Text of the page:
Volume 22, Number 11 | The Newspaper of Lower Manhattan | July 31 - August 6, 2009

Downtown Express photo by Milo Hess

Gerson’s cold jolt
Councilmember Alan Gerson got drenched over the weekend at a Burmese Water Festival in Chinatown, but his reelection effort got a bigger splash of cold water Tuesday when the Board of Elections denied his application to be on the ballot because of problems with his petitions. Gerson is confident the dispute will be resolved next week. For more photos of the waterfest and of the New Museum’s Block Party, which were both in Sara D. Roosevelt Park Sunday.

Access denied! Gerson not allowed on the ballot

By Julie Shapiro

An increasingly beleaguered Alan Gerson faces a new challenge in his bid for reelection to the City Council after the Board of Elections removed his name from the ballot this week.

Gerson is already confronting four opponents in a Democratic primary race that appears unusually close for a two-term incumbent. But those opponents are now the least of his worries as he scrambles just to be on the ballot at all.

On Wednesday, one day after he was denied access to the ballot, Gerson said the Board of Elections was acting incorrectly based on a technicality and he would be restored to the ballot soon.

“The short story is, this time next week it’ll be history,” Gerson told Downtown Express. “I’m confident this will be corrected in the next few days.”

The trouble started when Gerson submitted the stacks of petitions he had collected from supporters. He submitted about 7,000 signatures, far more than the 900 required. But in at least one volume of signatures, collected by the Harry S. Truman Democratic Club, the printer made an error in Gerson’s address, Gerson said. Rather than listing the address as 505 LaGuardia Pl., on some of the pages the printer listed it as 1505 LaGuardia Pl.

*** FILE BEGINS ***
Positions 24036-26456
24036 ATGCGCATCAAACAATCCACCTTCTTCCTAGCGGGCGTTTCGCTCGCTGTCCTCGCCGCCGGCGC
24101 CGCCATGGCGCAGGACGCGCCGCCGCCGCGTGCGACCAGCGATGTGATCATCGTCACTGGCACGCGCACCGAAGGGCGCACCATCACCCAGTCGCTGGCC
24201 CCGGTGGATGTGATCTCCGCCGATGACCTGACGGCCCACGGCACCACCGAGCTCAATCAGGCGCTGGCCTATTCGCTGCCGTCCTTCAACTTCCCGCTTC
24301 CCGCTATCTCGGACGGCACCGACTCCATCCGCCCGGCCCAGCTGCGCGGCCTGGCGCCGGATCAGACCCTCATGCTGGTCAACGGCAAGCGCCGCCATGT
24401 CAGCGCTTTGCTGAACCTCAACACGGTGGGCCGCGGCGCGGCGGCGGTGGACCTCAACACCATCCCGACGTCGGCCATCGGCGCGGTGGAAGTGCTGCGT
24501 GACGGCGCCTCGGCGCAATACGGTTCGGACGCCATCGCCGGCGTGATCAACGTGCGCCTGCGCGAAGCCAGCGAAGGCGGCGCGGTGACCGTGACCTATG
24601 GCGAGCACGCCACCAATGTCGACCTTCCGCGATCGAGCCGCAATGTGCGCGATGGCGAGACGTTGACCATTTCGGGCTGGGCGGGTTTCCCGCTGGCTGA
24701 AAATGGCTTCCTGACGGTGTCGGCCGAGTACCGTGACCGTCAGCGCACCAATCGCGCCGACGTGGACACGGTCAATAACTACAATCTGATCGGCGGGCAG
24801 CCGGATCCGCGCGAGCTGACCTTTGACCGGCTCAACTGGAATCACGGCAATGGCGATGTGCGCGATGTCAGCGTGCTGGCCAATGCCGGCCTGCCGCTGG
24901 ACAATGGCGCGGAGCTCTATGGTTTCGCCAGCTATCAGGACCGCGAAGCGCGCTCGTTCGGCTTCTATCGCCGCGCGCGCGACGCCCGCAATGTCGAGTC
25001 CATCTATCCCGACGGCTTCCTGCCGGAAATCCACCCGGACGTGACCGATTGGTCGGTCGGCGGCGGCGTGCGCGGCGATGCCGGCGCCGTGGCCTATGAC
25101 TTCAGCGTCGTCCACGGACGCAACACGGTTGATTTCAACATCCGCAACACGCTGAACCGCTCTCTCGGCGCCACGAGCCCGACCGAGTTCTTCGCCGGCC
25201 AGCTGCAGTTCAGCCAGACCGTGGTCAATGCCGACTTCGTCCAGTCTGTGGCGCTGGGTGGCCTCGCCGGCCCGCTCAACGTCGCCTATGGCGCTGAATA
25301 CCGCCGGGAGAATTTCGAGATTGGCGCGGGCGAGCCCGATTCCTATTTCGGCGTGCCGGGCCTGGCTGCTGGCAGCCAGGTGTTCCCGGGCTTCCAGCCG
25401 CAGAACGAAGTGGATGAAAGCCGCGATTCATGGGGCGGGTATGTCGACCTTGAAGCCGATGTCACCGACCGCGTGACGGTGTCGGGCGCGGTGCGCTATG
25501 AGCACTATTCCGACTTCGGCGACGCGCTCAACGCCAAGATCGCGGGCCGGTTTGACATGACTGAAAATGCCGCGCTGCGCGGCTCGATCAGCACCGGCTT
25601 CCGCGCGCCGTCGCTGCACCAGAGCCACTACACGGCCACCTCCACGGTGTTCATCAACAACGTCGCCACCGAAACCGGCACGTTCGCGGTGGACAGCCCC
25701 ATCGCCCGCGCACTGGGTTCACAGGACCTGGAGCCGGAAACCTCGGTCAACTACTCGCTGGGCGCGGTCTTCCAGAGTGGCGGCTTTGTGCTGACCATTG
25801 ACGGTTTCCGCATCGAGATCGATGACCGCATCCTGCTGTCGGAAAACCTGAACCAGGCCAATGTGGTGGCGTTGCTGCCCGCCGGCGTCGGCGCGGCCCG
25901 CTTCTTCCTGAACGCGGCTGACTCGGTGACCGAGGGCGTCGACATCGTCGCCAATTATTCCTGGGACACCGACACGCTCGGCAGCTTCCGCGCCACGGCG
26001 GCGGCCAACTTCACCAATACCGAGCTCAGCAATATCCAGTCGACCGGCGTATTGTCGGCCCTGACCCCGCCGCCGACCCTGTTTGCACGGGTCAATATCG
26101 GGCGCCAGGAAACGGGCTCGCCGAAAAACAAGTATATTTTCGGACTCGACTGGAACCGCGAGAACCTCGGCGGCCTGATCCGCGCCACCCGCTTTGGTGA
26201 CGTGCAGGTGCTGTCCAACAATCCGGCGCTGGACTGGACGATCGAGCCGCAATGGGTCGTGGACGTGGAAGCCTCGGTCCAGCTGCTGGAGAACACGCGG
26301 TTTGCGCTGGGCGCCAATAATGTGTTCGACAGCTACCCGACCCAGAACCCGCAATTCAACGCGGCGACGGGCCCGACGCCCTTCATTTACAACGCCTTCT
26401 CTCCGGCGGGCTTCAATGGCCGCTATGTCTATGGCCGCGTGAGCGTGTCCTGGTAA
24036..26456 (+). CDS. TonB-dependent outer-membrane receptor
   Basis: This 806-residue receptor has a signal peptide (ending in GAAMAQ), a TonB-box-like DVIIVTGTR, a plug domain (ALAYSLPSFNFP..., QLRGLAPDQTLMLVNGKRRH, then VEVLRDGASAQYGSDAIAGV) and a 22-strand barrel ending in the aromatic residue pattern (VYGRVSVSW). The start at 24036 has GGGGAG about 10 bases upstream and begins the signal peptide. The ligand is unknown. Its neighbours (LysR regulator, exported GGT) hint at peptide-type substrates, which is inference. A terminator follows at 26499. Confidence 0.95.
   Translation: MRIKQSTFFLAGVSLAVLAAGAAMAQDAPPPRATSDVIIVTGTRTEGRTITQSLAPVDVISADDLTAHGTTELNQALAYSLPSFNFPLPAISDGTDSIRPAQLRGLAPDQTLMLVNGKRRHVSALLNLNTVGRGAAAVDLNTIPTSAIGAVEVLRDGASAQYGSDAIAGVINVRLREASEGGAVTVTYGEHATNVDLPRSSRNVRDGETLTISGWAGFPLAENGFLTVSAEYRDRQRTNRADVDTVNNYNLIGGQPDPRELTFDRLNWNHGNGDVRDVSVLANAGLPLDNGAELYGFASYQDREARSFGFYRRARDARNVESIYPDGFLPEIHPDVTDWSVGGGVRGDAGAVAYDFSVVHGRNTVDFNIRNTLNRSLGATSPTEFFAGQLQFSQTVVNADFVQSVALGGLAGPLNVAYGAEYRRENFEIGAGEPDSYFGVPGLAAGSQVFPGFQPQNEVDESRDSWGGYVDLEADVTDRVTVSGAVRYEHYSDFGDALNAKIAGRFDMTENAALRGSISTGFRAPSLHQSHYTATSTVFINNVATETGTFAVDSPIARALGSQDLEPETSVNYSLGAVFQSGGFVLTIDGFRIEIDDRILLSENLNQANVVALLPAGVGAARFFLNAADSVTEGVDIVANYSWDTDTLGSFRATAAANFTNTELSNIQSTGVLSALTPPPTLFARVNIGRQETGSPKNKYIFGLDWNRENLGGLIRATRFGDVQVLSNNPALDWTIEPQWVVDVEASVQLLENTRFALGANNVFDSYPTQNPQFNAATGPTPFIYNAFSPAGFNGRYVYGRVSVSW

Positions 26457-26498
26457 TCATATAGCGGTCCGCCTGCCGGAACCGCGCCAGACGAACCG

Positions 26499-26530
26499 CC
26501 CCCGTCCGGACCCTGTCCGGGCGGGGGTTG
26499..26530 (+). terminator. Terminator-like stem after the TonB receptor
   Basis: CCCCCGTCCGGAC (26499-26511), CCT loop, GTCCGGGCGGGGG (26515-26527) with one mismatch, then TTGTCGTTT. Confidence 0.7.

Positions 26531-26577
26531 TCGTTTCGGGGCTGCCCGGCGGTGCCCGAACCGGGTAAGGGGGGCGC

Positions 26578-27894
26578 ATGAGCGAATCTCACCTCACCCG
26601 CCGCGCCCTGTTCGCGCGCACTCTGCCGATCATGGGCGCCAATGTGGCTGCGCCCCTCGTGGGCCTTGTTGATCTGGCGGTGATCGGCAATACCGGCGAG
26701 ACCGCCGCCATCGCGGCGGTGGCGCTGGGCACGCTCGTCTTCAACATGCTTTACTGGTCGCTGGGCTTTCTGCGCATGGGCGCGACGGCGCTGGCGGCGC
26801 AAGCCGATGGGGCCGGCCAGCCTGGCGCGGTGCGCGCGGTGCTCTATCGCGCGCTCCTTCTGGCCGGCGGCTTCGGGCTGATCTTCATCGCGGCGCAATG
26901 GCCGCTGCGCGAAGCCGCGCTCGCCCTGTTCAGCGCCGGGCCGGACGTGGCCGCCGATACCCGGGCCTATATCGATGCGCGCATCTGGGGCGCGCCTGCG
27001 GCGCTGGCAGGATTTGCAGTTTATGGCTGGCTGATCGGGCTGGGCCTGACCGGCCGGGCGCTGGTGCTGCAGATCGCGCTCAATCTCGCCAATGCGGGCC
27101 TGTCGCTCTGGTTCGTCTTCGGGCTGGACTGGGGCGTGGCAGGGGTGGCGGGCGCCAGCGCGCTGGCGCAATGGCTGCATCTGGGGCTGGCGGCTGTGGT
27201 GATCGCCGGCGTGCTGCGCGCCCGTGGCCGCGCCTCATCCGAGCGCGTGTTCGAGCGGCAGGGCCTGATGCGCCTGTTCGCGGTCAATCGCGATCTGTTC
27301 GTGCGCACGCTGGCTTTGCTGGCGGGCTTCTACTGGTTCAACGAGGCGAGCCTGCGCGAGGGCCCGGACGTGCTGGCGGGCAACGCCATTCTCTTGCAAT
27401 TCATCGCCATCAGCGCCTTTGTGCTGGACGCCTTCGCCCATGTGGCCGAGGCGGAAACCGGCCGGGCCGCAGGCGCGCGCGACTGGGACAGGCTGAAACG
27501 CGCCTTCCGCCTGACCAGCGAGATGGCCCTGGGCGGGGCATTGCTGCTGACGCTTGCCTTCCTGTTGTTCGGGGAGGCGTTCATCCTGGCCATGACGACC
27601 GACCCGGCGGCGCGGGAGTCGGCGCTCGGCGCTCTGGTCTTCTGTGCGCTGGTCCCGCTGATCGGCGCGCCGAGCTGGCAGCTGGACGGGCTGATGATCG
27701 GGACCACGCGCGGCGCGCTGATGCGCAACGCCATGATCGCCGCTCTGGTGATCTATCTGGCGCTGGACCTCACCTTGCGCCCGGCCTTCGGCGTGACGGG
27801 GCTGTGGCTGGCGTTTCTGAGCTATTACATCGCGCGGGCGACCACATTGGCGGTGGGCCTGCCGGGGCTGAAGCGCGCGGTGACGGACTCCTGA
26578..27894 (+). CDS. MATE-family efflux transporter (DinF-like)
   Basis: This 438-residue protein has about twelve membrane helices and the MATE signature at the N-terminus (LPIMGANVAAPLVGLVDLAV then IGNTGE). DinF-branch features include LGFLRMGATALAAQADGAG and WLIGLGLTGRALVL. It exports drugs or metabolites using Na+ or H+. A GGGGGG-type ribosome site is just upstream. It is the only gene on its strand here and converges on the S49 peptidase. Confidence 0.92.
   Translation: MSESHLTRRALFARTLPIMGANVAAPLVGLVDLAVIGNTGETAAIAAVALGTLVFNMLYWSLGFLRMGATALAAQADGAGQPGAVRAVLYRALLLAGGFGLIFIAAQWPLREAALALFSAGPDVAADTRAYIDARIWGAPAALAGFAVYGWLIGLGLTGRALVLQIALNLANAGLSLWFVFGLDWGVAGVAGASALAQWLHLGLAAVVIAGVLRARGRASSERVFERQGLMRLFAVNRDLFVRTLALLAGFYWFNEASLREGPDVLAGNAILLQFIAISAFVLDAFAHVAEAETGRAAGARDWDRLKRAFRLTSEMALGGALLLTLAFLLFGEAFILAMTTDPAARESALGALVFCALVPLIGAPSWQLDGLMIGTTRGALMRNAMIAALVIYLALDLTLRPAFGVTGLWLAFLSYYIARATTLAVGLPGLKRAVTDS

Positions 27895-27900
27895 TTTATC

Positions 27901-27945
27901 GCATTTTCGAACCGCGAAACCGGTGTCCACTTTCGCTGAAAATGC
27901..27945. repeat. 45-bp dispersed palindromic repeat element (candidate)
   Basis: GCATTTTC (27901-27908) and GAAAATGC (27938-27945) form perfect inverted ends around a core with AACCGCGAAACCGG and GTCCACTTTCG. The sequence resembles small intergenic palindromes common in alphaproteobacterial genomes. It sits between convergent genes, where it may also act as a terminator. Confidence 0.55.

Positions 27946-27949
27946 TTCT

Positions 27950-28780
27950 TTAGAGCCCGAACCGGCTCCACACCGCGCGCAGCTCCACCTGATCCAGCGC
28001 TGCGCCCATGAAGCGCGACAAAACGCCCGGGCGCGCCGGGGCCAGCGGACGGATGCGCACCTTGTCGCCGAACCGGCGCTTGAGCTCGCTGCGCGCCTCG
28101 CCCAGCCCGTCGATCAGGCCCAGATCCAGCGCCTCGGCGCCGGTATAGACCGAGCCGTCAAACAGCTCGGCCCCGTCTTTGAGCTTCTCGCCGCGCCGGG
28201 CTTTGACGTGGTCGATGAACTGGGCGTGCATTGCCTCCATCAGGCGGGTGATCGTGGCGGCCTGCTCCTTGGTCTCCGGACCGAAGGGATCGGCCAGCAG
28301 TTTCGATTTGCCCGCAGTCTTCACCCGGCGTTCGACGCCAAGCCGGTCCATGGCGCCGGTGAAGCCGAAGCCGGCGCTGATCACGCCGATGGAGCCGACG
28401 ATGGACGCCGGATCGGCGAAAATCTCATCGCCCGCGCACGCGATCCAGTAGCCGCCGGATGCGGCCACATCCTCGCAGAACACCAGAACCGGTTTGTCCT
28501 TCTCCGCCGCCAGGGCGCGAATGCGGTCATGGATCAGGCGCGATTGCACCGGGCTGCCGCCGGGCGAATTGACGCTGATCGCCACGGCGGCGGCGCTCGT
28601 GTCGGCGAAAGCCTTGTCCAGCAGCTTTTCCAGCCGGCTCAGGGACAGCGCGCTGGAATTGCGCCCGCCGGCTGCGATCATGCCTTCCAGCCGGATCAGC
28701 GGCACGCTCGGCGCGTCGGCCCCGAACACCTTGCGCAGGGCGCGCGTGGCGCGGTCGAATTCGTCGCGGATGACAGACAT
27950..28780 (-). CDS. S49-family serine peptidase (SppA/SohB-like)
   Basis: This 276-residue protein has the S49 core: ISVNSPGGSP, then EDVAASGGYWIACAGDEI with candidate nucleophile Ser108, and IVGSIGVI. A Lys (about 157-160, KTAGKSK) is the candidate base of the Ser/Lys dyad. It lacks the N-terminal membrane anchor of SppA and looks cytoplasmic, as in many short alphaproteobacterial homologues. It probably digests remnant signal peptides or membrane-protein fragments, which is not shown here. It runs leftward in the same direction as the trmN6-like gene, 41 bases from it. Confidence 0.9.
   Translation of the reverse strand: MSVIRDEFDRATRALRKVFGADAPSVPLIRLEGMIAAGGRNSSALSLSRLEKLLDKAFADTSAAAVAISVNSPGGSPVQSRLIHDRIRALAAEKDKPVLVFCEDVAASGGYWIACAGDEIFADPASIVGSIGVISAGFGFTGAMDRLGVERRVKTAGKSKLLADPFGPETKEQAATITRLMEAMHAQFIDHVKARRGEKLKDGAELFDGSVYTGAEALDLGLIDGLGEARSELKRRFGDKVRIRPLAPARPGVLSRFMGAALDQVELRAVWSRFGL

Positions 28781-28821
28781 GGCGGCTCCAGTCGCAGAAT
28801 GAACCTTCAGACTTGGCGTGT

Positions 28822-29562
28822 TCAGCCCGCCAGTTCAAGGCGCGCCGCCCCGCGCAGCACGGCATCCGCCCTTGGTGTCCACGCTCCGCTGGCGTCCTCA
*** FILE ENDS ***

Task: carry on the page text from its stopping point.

When the Board of Elections wrote Gerson about the mistake, he sent one of his campaign volunteers down to fix the error. The volunteer, who is an elections lawyer, crossed off the extra “1”s but forgot one key thing: At the bottom of the amended cover sheet, he was supposed to write, “This is to certify that I am authorized to file this amended cover sheet” and then sign and date it, said Valerie Vazquez, spokesperson for the Board of Elections.

Gerson said the volunteer realized his mistake while he was still in the building and tried to correct it, but the Board of Elections would not allow him to do so.

“You only have one opportunity to cure a defect,” Vazquez said. The cover sheet “was not presented to the board in accordance with the rules.”

As a result, the Board of Elections did not allow Gerson on the ballot Tuesday. Gerson will have a chance to argue his case before the commissioners at a hearing on Wed., Aug. 5. If they do not restore him to the ballot, he will sue, said George Arzt, spokesperson for the campaign.

Lawrence A. Mandelker, an election lawyer Gerson hired, said the Board of Elections was wrong to ask Gerson to submit an amended cover sheet in the first place, since there was no problem with the original cover sheet. The board could have just discounted the petitions with the incorrect address, which would have left more than enough signatures to qualify Gerson for the ballot, Mandelker said.

The goal of election law is to prevent fraud, “And here, there was no fraud,” Mandelker said. “It’s an outrageous thing, and I don’t think the court would stand for it for one second.”

While Gerson also blamed New York’s notoriously arcane and complicated election laws, some of his opponents in the First District Council race said the problem was a typical of Gerson’s disorganization, which has been a frequent complaint of many during his tenure.

Pete Gleason, one of the opponents, released a statement slamming “Gerson’s history of sloppy work, lateness, and passing-the-buck behavior.” Gleason’s press release noted that Gerson unsuccessfully filed objections to Gleason’s petitions when Gleason challenged Gerson in 2003.

Margaret Chin, another one of Gerson’s opponents, said in a statement that she was not surprised to learn Gerson could not get on the ballot.

“He shouldn’t be on the ballot anyway,” she said, “because in any other year he would be term limited.”

Gerson voted in favor of a Council bill last year that extended term limits for city officials, including the mayor, the borough president and himself.

Gerson, who is a lawyer, defended his decision to not go down to the Board of Elections himself when the issue with the petitions first came to light last week.

“I’m not an election lawyer, I didn’t think it was necessary, and my first priority remains the business of my district,” Gerson said.




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